Student Loans Are More than Just a 20-Something Issue

The following is a guest post from Aniya Wells:
The “student loan crisis” has been storming the headlines. With recent graduates breaking records for having the largest amount of student loan debt to their names, there’s good cause for all the interest in the story. That being said, for most of us when we hear the phrase “student loan debt” we think of 20-something college students in their first professional jobs and frenzied graduate students working to pay off their thousands of dollars in debt.åÊ
I’m going to go out on the limb and say that people in their 60s and 70s struggling to pay off student debt is likely not the image that comes to mind‰ÛÓmaybe it should be.
Recent research from the Federal Reserve Bank of New York shows that Americans of retirement age, 60 and older, still own billions in student loans. This statistic opens up an interesting dynamic between the relationship of student debt and social security‰ÛÓa dynamic most of us would have thought never occurred. While, of course, the younger generation is still taking the brunt of the beating when it comes to student loan debt and payments, senior citizens in today’s society are facing serious struggles with it as well.
This research from the Federal Reserve Bank of New York shows that:
  • Americans 60 and older account for five percent of delinquent student loans.
  • More than a few cases have cropped up where senior citizens in their 80s are being harassed by borrowers over student loan debt that is decades old. Many of these cases involve debt that was incurred when adults went back to school at a later point in their lives and other cases were because loans were co-signed on by parents for their children.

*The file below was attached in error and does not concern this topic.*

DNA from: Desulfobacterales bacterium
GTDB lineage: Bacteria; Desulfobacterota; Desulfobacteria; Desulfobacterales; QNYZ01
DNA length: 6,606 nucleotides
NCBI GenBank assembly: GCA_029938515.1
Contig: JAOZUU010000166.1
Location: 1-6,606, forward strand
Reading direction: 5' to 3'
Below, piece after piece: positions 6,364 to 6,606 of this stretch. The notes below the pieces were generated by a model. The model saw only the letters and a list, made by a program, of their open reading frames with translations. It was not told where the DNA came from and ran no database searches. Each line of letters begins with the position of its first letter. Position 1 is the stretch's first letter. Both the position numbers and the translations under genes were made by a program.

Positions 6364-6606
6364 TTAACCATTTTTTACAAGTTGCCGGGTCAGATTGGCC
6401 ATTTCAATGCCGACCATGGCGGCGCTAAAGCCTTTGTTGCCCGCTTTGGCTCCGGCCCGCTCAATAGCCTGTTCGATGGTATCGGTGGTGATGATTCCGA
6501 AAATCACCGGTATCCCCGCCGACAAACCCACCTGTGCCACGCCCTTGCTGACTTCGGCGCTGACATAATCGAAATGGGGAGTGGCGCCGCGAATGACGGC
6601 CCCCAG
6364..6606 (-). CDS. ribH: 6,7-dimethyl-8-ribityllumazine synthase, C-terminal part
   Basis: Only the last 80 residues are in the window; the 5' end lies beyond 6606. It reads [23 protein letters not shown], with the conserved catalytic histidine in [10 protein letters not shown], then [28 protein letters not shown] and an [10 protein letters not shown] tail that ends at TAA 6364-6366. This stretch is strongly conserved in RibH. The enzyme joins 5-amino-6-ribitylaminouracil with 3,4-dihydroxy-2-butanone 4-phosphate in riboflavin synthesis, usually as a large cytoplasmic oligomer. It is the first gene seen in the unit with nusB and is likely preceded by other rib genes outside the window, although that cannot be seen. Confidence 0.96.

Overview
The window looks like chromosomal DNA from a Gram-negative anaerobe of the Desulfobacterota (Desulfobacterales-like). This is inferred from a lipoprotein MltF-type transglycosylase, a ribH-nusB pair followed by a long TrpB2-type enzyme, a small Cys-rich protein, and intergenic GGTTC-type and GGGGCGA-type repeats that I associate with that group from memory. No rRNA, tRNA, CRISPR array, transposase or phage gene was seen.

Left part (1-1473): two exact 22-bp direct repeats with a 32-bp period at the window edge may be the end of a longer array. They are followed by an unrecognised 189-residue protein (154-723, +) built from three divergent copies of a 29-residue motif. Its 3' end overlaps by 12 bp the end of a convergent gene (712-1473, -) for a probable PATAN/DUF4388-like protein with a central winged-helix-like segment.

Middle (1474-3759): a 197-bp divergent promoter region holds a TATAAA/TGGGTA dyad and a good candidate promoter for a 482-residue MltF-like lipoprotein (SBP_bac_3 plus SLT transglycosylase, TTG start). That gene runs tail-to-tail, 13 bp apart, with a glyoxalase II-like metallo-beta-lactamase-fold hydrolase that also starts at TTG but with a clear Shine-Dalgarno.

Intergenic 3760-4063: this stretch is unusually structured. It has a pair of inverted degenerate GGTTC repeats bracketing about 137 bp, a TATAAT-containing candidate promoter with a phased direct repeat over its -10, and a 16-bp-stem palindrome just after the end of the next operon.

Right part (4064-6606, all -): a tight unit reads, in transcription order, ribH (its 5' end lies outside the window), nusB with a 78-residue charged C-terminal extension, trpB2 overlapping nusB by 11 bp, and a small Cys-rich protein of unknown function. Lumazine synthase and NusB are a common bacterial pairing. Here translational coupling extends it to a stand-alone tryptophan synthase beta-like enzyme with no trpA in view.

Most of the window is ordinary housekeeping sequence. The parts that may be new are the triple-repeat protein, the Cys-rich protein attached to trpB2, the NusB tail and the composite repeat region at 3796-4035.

While this phenomenon is interesting and noteworthy in and of itself, it raises bigger questions and concerns. The mere fact that student loan debt continues to plague senior citizens demonstrates the severity of the issue.

The issue is a grand and worrisome one. The long time commodity of a college degree is no longer without its risk. Where at one time a college education was solely considered a strong investment for any individual, today is now saddled with the potential for unbridled debt and no promise of a high-paying career. The focus as of late, has been put on 20-somethings struggling to land satisfying careers in an injured job market and unable to pay of exorbitant college debt.åÊ
That focus can (and should) now be stretched with a simultaneous focus on aging first-time grandparents forced out of retirement to try to pay off their seemingly-unending debt for the college degree they earned decades prior. At the very least, this broadened view can broaden our interest in the topic and encourage our lawmakers and politicians to more properly address the constantly growing issue.
A freelance blogger and writer for blog, Aniya is passionate about giving potential students advice as they embark on an online or traditional degree program. Please direct questions or comments to